As much as I feel the pull toward grown up ladylike sunglasses, I inquired about the running selection next. The store carried Oakley and I was handed a pair of Polarized Overtimes, similar to the Kaenons in shape, plastic rimmed glasses with polarized lenses and a rubber bridge piece to keep them from sliding while sweating. At $170.00 they were not cheap, but their lightness and good size made up for it. I wished I’d found them before the Kaenons.
Oakley also makes an aviator and to compare to the Tory’s, I tried them on. They were okay, but didn’t have that lightness and chicness thing that Tory does so well.
I moved down the case.
I used to wear a pair of RayBans, black and wrap around they were great to shield me from the sun. But like the Kaenons, they weren’t comfortable on my nose and would slide down my face while wearing. They also failed the headband test and wouldn’t stay put atop my noggin (a deal breaker). I passed them onto my sister. They looked much better on her anyway.
The RayBan aviator was a no the moment I put them on. Too big. Too heavy. All wrong.
Next, I tried the wayfarer.
Again, they weren’t right for me. Maybe it’s because I wore the same pair in the mid eighties? I don’t know, but I’m glad I tried them, since I’d been pulled toward a Kate Spade pair that I’d seen on Gilt.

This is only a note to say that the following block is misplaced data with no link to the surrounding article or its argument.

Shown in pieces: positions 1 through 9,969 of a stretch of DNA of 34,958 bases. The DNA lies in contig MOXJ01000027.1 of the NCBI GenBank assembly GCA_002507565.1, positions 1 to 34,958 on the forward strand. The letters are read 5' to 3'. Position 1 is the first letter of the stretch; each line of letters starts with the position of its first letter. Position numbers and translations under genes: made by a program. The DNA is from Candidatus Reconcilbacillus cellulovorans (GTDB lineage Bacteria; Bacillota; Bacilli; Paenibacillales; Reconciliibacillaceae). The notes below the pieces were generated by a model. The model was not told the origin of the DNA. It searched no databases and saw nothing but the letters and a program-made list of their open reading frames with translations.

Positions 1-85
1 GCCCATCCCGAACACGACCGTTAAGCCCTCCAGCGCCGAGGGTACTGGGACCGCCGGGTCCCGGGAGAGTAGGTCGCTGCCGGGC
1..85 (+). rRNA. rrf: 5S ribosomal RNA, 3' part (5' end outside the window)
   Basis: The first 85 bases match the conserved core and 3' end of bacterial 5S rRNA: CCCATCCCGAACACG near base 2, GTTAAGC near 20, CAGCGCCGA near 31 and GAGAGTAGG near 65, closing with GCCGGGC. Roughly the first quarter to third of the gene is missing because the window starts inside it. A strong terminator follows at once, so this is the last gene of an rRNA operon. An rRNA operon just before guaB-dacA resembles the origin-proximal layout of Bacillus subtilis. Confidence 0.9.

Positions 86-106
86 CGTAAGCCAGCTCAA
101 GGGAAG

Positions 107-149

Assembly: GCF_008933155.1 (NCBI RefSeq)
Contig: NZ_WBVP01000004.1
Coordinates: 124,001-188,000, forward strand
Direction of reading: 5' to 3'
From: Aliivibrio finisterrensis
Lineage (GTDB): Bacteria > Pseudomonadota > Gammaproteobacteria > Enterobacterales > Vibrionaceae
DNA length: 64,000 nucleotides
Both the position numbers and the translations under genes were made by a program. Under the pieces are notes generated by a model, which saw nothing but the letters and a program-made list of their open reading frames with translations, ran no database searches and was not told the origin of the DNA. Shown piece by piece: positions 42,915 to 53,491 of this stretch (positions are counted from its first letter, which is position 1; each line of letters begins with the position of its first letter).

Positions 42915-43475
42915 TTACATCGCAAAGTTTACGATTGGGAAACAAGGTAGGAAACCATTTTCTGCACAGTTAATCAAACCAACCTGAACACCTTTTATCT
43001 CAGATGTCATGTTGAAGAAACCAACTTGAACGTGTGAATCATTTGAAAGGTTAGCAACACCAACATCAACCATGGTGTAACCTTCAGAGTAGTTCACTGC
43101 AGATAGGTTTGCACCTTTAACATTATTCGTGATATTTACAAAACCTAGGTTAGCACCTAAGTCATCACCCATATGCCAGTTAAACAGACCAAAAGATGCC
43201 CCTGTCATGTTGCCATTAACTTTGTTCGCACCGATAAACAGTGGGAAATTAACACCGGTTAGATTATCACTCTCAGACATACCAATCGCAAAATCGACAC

I left the store feeling like I really need new glasses, but must decide if I should stick with Zeal, which I know perform for me or just keep the old ones for sweaty running and buy a new pair of pretty glasses for when I’m attempting to play the part of “forty-year old mommy in desperate need for some chic in her life.” Hm?
I dropped into another shop before leaving the mall.
The girl behind the counter asked if she could help me and I said I asked about Kate Spade, since I hadn’t seen any all day. She said they didn’t carry them and added that Kate Spade doesn’t have much control over the quality and control over her glasses anymore.
This can be a problem when designers expand and sell their names. I’m sure Kate Spade is making more money than she ever dreamed, but for a consumer like me, the overselling and lessening of her control makes the brand less special and less likely that I’ll buy anymore. I hope this doesn’t happen with TB, though she’s expanding at similar speed.